Another mass killing of trees has taken place in Longueville on Sydney's lower north shore, just months after more than 200 were cut down in a nearby suburb.

I wonder if the fines are enough, assuming they find the people? I’ve heard that it’s cheaper or more profitable to just accept the fines.

Councils can issue a maximum on-the-spot fine of $3,000 for illegal tree removals by individuals, or $6,000 for businesses. Mr Wrightson said the council was getting legal advice about the best course of action, which could include seeking penalties of up to $1 million through a prosecution in the NSW Land and Environment Court.

300 tress x $6000 = $1.8million

That’s big if you chopped the trees for one house, but what if you chopped them for 10? Perhaps you would still get more than $180,000 extra each if they had better views?

@kowcop@aussie.zone
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pisspoor fines… just the cost of doing business. So their multi-million dollar property now has better multi million dollar views. House should be turned into rubble and converted into a park

Unobstructed water views are the most highly prized, with some estimating they can add between 30 and 80 per cent to a property’s value.

https://daphnesauvage.com/local-news/whats-the-value-of-a-sydney-harbour-view

Well worth the risk as even if the fine is paid in full they’ll still make a profit.

Kuori [she/her]
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that’s why they should be shot instead of fined

Increase the fines… And build a 15m concrete wall as punishment.

More aesthetic answer… seize their house as “proceeds of crime”, bulldoze it and make a public park in it’s place.

Pot8o
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Yes, and have them replant both areas by hand. We’ll maybe they could have a spade.

I fully support this!

Median price in Lane Cove is $3,135,000 for houses.

@Fosheze@lemmy.world
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A max fine of $3000 -$6000 per tree! That’s tiny. Tree law in the US is brutal. If you illegally cut down a tree you owe the amount it would cost to have a tree of that type and size replanted there (those didn’t look like small trees). If the tree is too big to feasibly replant an equivalent one there then generally you owe $2000 per year that tree had been growing. So if you cut down someones 100 year old tree then you owe them $200,000. Although the exact numbers may be changed now because I haven’t had to look it up in a while.

With something like this someone needs to be bankrupted over it. A couple million dollars to a big developer is nothing. With something like this they should literally have to pay to replace all of those trees with identical ones plus punitive fines. Also how did noone see who did it? That’s a pretty big landscaping effort for nobody to have seen anything. They also had to have taken the trees somewhere. There’s no way that nobody saw anything. No traffic cams saw trucks carting 300 trees out of the area?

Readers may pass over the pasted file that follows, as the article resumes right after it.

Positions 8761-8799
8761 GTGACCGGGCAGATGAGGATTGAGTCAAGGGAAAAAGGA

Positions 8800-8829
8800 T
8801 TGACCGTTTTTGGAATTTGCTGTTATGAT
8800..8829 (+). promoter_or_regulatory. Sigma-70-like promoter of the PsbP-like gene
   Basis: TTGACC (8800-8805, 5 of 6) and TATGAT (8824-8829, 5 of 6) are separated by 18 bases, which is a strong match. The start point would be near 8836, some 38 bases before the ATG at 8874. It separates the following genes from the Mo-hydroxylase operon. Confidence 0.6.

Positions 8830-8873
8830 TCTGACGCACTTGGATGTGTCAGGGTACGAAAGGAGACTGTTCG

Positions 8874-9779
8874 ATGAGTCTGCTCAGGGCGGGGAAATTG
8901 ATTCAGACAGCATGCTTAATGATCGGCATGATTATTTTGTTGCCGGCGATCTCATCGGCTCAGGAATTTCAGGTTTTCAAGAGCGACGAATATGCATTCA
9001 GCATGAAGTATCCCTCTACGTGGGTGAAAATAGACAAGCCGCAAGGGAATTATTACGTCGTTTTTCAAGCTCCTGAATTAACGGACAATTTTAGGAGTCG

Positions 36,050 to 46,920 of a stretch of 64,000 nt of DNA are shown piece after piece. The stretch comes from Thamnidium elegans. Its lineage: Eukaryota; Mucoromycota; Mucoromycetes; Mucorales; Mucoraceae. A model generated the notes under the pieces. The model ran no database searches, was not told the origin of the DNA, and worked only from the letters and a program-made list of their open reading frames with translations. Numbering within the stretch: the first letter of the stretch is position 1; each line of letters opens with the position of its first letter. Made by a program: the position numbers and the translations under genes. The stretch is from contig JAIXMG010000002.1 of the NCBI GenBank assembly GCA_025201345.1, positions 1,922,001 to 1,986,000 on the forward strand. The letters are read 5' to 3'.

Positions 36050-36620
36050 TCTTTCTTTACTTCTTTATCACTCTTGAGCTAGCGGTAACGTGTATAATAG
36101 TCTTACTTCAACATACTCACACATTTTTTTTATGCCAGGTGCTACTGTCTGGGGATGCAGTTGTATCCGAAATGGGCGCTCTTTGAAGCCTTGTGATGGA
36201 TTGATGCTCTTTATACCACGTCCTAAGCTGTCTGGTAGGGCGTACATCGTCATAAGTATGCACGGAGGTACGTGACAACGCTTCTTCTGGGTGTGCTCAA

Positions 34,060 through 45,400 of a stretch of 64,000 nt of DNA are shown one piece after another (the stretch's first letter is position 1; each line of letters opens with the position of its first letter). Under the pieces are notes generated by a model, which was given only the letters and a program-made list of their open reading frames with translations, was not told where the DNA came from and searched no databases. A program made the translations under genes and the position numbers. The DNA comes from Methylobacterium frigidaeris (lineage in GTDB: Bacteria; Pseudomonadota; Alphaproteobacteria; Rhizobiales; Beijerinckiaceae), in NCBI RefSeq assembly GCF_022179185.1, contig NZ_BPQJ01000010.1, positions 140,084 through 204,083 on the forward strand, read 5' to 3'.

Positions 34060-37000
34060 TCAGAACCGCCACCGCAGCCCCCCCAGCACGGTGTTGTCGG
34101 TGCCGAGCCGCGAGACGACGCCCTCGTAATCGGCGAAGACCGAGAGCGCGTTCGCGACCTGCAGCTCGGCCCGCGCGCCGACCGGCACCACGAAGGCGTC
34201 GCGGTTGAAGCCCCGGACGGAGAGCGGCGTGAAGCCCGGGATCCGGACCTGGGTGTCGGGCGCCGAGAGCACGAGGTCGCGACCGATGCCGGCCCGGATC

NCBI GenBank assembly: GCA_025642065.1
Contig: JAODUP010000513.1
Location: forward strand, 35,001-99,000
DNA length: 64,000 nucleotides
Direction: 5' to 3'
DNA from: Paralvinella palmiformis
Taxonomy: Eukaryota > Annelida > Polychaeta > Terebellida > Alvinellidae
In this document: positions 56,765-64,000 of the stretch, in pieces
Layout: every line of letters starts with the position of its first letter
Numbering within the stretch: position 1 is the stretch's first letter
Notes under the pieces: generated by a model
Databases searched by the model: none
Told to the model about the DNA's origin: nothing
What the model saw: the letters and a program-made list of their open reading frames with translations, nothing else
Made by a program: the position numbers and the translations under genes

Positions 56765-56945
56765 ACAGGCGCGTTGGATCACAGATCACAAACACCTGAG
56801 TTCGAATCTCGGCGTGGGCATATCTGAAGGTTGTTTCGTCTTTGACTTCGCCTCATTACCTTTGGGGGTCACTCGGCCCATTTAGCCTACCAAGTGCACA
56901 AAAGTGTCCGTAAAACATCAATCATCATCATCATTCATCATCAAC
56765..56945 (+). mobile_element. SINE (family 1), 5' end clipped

My state has treble damages for timber theft. Three times the value of the tree.

@Fosheze@lemmy.world
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Yup. There’s a reason that “forensic arborist” is an actual job title. Trees are worth way more than most people think.

My dad was a groundskeeper at a smallish local college that is somewhat known for its fairly large and diverse collection of trees. Nothing really exotic, just a wide variety of fairly normal trees that grow well in our climate. At one point a big landscaping company convinced someone on the college admin team to switch pesticides to their newer “green” pesticide. Well they went and treated a bunch of trees with this new pesticide and it wound up killing quite a few of the trees (probably not more than 20-25). The college wound up being awarded several $million in damages. US tree law is no joke.

sour
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things_america_did_right += 1

@Fosheze@lemmy.world
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Diggin ourselves out of the negatives one tree law at a time.

I don’t understand; why do this? If someone gains a “better” view, then isn’t it blindingly obvious who cut them down?

I don’t know much about Aussie evidentiary standards but in murrican, that argument alone wouldn’t get you beyond reasonable doubt

@WaterWaiver@aussie.zone
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That’s probably not enough to hold up in court. They could be getting framed by a competitor builder. The trees might have been accidentally cut (eg a contractor misinterpreting the location). All sorts of things.

Sue them all and let God sort them out.

You don’t accidentally chop down 300 trees in the middle of the night, let alone without a single person seeing or hearing a thing.

“Really, we need to send the strongest possible message that this is going to be dealt with in the most firm action possible,” Mr Wrightson said.

Maybe they could start by not calling it “vandalism”. Makes it sound like some drunkards smashed a few bottles against a tree or something. This must have been a criminal organization, planning and executing the destruction of a massive ecosystem and a public good, presumably with some benefit for them.

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